All patients were pretreated with aspirin and clopidogrel. A loading dose of 300 mg of clopidogrel was administered before the procedure for those who were not pretreated. During the procedure, a bolus dose of unfractionated heparin (100 U/kg) was injected through a femoral or radial artery sheath, with a bolus repeated as needed to maintain an activated clotting time of 250 to 300 seconds. Patients received intracoronary nitroglycerin (0.1 to 0.2 mg) before initial and final angiograms to achieve maximal vasodilatation. The use of glycoprotein IIb/IIIa inhibitor (Tirofiban) was at the operator's discretion. All patients maintained antiplatelet therapy after the procedure (aspirin 300 mg/d for 3 months, then 100 mg/d infinitely; clopidogrel 75 mg/d for 6 to 12 months). The percutaneous coronary intervention procedure and stent implantation were performed using standard methods, through a femoral or radial approach. The operators were free to use the stent approach and the stent (ie, SES or PES) that they considered better.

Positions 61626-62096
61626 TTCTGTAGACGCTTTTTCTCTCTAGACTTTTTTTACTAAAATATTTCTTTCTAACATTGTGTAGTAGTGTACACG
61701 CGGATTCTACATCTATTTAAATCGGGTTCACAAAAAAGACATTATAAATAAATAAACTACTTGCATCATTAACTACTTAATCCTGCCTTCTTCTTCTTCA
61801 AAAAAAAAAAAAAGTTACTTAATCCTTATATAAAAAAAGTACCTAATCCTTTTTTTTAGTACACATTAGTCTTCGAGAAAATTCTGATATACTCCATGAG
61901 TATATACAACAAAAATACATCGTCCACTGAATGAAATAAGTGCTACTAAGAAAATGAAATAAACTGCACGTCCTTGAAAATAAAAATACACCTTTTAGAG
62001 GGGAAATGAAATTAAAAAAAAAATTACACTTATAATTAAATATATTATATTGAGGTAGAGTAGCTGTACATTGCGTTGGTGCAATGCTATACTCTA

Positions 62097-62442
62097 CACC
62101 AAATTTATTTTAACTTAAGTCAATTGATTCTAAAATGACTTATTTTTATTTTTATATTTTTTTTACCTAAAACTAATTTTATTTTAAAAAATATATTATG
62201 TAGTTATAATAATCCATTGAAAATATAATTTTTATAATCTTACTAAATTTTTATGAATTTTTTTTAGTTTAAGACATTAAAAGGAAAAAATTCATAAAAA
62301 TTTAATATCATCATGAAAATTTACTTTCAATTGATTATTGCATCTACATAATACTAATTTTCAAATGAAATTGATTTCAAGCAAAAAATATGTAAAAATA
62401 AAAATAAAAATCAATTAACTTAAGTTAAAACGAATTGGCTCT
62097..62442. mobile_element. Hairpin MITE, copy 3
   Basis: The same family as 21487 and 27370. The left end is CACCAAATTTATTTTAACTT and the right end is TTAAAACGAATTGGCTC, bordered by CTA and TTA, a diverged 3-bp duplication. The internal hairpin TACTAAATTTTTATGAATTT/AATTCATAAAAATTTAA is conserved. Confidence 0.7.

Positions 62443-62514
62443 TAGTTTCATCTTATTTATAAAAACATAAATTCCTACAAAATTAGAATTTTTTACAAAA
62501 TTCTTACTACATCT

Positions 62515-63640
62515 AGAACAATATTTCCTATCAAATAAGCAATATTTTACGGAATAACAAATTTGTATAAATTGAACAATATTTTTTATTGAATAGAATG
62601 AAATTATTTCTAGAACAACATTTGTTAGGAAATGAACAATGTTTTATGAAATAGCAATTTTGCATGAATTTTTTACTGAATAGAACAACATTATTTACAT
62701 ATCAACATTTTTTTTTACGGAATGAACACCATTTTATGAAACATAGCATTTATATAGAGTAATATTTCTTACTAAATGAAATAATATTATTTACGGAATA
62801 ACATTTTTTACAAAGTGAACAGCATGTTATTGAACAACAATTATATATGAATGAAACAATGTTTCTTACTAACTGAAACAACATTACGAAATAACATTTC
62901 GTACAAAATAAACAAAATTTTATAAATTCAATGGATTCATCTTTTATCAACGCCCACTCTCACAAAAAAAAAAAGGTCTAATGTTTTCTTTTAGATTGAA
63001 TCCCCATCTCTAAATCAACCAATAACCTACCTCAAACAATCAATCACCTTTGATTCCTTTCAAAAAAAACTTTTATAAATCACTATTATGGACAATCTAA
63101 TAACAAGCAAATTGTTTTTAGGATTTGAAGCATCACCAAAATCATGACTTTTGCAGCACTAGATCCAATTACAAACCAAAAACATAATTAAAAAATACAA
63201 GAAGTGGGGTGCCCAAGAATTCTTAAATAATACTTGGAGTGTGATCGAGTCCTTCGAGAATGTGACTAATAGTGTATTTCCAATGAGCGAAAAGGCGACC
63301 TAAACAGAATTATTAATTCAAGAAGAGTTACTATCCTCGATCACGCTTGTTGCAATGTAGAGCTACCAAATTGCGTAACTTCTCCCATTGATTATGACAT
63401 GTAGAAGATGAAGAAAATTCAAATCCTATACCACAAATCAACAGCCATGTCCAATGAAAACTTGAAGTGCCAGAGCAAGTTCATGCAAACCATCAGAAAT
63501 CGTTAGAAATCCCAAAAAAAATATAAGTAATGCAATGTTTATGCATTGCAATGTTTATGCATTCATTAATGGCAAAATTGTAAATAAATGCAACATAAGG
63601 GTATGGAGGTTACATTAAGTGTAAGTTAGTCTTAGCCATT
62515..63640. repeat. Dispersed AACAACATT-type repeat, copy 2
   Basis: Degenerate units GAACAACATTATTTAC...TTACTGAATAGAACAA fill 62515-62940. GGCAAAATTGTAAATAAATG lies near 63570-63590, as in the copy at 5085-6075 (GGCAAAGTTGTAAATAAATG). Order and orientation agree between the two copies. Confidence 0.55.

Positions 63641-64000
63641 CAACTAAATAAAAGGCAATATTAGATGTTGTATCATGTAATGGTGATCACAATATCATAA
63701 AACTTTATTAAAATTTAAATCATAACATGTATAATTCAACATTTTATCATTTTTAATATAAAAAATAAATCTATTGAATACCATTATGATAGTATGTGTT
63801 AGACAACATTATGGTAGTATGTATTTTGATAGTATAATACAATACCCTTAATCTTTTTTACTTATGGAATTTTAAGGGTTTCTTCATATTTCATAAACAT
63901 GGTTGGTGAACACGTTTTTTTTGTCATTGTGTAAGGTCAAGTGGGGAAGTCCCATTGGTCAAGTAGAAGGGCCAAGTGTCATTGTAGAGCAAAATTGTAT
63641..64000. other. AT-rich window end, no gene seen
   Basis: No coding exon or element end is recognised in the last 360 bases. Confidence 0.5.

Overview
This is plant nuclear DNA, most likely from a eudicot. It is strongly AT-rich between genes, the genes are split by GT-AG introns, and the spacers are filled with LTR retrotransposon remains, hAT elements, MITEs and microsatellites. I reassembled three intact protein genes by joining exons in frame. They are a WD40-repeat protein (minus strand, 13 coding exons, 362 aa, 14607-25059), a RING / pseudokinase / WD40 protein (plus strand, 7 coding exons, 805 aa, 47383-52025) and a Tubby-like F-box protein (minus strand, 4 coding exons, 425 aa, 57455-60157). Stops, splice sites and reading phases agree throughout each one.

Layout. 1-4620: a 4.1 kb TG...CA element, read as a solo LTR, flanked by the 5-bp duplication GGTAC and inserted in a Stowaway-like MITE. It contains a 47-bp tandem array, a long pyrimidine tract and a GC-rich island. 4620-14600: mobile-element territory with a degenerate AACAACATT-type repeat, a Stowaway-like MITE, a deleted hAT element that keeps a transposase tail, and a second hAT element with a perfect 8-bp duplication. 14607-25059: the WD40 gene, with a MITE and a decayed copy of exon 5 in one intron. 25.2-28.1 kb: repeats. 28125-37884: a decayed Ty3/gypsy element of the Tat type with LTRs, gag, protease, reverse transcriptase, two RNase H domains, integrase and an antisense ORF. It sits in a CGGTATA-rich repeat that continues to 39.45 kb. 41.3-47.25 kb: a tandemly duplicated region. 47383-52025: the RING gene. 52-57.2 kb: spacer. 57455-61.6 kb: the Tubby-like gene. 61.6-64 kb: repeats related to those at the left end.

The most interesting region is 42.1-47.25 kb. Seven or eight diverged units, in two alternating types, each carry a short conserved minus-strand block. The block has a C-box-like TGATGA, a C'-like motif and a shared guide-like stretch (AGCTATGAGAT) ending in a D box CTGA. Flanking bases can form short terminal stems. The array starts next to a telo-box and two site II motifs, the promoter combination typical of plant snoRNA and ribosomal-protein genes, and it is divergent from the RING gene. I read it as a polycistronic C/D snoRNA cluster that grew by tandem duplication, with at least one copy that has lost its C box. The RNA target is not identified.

The primary clinical end points were major adverse cardiac events (MACE), including cardiac death, myocardial infarction (MI), and target vessel revascularization (TVR). MI was defined as the elevation of creatine kinase (CK) > 2 times above the upper limit of normal with any associated elevation in the CK myocardial band or the development of new pathologic Q waves in 2 contiguous electrocardiographic leads. TVR was defined as either percutaneous or surgical revascularization (CABG) of the stented epicardial vessel. The secondary end point was stent thrombosis (ST) (ie, acute, < 1 day; subacute, 1 to 30 days; late, ≥ 30 days; and very late, ≥1 year). For the assigned study stent, device success was defined as ≤ 50% diameter stenosis of the target lesion, and procedure success was defined as device success with no in-hospital MACE. The definitions of MI and ST used in this study were consistent with the newest consensus of the Academic Research Consortium.21 All primary and secondary clinical end points were adjudicated by an independent clinical events committee blinded to the patient's treatment assignment.
Clinical follow-up was performed at 1, 6, 12, and 24 months by telephone contact or office visit. Relevant data were collected and entered into a computerized database by specialized personnel at the cardiovascular interventional heart center.